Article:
By 2005, it was clear that the title Cardiff Corvey inadequately captured our broader remit, thus leading us to rebrand the journal under the present title, Romantic Textualities: Literature and Print Culture, 1780–1830, and adding regular reviews of books relating to Romantic print culture and textuality. Since its inception, the goal of Romantic Textualities has been to support the dissemination of research through open access (at a time when ‘open access’ was dismissed as little more than vanity publishing), by acting as a forum for the discussion and study of Romantic literature, textuality, bibliography, book history and print culture. Following the journal’s commitment to open access and interactivity, the current issue showcases a newly designed interface, search engine and tagging; items published from the current issues onwards will also be assigned a persistent DOI (Digital Object Identifier). We are also honoured to announce that Romantic Textualities is now published as one of the founding journals of the recently established Cardiff University Press.  As part of its core values, Cardiff University Press follows a ‘diamond’ model of open access, publishing material at no cost to either its readers or its authors. We look forward to a fruitful relationship with the Press in the coming years.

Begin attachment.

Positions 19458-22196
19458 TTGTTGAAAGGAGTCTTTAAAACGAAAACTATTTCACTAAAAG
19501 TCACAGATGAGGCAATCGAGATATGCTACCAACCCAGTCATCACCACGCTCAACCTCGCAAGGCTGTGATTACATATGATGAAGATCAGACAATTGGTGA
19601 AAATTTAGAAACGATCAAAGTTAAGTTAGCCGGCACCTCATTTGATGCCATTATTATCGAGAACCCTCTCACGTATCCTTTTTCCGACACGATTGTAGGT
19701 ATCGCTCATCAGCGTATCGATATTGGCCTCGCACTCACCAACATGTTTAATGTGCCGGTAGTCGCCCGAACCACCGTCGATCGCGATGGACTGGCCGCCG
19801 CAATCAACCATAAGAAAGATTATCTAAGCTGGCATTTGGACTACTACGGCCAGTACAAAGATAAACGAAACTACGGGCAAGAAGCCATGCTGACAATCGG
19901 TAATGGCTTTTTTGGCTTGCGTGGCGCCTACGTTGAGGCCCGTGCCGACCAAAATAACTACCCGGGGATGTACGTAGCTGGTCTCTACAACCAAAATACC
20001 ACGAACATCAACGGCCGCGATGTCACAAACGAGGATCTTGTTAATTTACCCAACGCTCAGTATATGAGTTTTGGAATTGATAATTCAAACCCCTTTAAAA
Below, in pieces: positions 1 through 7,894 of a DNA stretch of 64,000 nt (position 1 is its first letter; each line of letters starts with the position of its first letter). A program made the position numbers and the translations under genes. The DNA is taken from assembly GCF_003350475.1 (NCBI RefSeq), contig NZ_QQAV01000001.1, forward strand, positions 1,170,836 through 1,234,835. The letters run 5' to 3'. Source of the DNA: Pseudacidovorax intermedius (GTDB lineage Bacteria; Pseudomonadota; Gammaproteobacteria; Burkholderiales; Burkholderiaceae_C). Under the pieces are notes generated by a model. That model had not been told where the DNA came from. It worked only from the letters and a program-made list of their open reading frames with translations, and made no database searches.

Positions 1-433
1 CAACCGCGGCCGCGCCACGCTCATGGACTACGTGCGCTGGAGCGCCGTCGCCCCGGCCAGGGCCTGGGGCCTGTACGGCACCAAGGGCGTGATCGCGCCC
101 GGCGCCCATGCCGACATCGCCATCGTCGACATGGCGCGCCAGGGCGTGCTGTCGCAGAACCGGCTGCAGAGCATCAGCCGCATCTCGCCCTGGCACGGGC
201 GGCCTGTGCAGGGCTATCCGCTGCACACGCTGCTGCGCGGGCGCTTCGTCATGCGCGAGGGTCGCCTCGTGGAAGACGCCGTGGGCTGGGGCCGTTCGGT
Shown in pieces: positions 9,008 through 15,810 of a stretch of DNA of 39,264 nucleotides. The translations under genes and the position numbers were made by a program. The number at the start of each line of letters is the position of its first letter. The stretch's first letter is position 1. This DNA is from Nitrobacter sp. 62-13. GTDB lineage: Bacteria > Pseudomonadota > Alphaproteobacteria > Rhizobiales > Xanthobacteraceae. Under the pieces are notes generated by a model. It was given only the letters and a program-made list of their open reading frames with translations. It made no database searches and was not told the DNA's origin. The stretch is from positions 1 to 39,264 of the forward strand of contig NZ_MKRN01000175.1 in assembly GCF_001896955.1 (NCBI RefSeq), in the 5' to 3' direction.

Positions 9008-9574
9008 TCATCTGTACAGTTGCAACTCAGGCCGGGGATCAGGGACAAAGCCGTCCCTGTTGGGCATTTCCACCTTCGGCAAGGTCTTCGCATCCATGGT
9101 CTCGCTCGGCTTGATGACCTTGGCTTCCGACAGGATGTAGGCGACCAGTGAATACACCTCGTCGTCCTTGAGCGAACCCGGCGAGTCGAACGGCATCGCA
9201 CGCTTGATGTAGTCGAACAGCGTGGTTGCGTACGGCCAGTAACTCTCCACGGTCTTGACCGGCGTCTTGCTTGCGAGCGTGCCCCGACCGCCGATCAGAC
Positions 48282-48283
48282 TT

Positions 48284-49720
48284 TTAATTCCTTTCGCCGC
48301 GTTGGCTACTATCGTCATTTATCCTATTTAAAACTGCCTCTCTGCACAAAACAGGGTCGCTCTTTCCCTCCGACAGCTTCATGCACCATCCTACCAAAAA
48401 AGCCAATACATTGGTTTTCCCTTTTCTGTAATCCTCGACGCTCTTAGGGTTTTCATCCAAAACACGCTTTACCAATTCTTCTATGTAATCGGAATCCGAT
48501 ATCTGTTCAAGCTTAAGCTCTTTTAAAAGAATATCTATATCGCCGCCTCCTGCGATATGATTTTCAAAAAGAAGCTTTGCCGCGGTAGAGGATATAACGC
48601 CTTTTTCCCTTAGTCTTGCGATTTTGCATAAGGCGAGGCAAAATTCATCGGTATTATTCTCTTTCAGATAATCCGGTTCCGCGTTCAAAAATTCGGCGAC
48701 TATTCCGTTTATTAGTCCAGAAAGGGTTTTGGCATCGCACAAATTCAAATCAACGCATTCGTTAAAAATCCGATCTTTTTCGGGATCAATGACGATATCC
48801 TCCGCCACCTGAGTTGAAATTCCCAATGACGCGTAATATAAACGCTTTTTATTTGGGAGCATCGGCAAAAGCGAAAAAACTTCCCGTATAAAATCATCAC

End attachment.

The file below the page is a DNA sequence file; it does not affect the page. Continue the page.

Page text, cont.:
Another recent innovation is the integrated use of social media as part of the Romantic Textualities platform, through its Twitter feed @RomText and most significantly through its blog. Since its inception a few years ago, the blog has featured rolling content consisting of nearly seventy posts from a wide array of international contributors at various points in their academic careers. The blog has fostered much discussion about Romanticism, global literature and print culture dynamics, with topics including global Romanticism, Frankenstein and Fantasmagoriana, gothic bluebooks and chapbooks, and the silver-fork novel—to name a few—as well as an entire category dedicated exclusively to ‘Teaching Romanticism’, which has passed its twentieth post. Please visit our blog to find out more. Why stop at reading?—Feel free to contribute to the discussion and add your own thoughts on Romanticism, either through the comments feature or by proposing your own posts.
Much is already in motion for the next issue, scheduled for publication early next year, and we have some exciting announcements to make shortly regarding new developments in the journal. As always, we welcome submissions: please visit our see our Instructions for Authors for more information.